Permeation pathways through lateral domains in model membranes of skin lipids†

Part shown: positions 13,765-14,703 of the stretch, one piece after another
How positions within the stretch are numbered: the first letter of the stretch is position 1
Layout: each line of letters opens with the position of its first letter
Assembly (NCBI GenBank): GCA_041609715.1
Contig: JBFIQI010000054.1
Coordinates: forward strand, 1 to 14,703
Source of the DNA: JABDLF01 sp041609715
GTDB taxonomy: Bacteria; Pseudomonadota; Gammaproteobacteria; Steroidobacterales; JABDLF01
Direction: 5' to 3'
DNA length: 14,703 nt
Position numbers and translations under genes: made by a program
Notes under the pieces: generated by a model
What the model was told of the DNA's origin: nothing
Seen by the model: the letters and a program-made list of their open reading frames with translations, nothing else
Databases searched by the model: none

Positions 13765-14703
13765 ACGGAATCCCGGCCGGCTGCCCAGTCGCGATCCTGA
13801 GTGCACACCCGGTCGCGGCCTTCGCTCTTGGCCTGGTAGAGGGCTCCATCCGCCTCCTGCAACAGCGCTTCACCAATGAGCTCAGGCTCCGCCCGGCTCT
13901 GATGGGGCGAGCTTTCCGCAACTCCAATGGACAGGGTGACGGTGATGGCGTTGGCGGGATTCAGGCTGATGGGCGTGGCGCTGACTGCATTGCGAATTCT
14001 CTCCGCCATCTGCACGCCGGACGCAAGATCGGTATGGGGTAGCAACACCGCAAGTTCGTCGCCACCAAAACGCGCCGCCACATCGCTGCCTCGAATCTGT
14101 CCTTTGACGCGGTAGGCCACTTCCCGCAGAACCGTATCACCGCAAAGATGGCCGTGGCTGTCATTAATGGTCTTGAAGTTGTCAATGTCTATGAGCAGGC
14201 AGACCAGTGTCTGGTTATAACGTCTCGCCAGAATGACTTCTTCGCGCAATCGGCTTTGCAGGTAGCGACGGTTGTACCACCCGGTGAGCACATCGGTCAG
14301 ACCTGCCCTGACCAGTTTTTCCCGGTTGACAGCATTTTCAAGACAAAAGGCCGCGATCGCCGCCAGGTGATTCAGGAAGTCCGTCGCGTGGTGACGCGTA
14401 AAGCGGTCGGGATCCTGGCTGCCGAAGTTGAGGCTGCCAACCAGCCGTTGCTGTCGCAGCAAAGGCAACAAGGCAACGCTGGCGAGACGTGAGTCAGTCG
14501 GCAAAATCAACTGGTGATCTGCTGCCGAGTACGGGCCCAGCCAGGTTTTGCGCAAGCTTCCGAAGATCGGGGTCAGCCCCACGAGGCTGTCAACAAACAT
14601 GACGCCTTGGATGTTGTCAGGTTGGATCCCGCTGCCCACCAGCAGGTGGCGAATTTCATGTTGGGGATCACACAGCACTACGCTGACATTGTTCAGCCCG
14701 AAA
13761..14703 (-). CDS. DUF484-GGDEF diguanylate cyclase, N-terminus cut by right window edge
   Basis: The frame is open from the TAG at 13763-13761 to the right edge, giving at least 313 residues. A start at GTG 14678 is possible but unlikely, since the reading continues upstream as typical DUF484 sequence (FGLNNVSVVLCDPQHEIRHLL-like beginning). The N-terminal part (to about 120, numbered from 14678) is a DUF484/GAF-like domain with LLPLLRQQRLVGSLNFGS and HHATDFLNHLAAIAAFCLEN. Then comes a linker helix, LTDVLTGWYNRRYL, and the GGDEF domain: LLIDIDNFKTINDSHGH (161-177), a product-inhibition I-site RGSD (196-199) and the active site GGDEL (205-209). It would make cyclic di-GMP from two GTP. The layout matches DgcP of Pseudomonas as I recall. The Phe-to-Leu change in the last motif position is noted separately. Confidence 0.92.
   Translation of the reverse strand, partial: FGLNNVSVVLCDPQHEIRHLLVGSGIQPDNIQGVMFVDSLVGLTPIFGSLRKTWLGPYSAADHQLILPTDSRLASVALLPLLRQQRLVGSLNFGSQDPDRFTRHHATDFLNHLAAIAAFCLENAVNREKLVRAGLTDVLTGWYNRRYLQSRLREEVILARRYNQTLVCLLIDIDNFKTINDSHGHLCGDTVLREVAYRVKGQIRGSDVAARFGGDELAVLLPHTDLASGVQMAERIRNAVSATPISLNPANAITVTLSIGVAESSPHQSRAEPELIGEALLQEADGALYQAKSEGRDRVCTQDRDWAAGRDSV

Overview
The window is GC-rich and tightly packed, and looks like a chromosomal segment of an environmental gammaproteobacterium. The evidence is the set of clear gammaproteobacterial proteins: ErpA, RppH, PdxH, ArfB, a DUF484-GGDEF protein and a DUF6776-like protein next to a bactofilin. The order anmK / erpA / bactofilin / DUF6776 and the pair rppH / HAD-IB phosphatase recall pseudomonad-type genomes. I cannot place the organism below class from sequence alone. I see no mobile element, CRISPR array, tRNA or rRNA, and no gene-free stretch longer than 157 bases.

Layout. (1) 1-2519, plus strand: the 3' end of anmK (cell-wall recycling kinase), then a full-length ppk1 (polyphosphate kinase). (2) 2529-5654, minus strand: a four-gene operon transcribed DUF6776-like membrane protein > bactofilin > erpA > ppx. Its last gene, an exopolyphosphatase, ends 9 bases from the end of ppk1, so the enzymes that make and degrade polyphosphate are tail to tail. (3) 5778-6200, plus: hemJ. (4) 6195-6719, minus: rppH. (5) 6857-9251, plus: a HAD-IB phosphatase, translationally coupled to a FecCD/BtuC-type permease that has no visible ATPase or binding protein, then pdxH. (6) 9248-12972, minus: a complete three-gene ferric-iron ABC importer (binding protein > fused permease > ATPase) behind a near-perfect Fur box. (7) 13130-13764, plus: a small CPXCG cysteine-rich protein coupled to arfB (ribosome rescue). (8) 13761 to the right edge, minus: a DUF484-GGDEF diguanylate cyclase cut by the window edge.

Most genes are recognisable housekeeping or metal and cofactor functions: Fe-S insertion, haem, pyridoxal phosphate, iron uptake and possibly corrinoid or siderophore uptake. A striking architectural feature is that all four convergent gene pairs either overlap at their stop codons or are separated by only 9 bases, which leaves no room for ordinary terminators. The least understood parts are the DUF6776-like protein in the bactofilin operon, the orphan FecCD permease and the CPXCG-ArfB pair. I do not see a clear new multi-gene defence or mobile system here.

An understanding of how molecules permeate the complex lipid matrix of the stratum corneum (SC) skin barrier is important for transdermal drug delivery, preventing the adsorption of toxic chemicals and tackling skin diseases. In this paper we present atomistic molecular dynamics simulations of skin-lipid bilayers composed of ceramides, cholesterol (CHOL) and free fatty acids at different lipid compositions and levels of hydration and investigate both perpendicular and lateral permeation pathways through the systems. We show that in fully hydrated bilayers the lipids are heterogeneously distributed, with CHOL-rich domains emerging spontaneously during the simulations. Potential of mean constraint force calculations reveal that the most favourable permeation pathway for water in the direction normal to the bilayer is through a CHOL-rich region, probably due to the disordering effect of CHOL on lipids in the gel-phase. In systems with a low water content (akin to real skin) we find that rather than forming continuous layers, water forms flattened ellipsoid-shaped pools between the lipid headgroups, which are separated by dry regions. This implies that there is no continuous aqueous lateral pathway in the SC and may help to explain why skin is such an effective barrier. We propose that the most probable permeation pathway for a small polar molecule consists of hopping from the headgroup region of one bilayer to the next via a dry region, followed by permeation along the bilayer normal through a CHOL-rich region to the centre of the bilayer where it can diffuse laterally in the lower-density lipidic environment before encountering another CHOL-rich region through which it can exit the bilayer.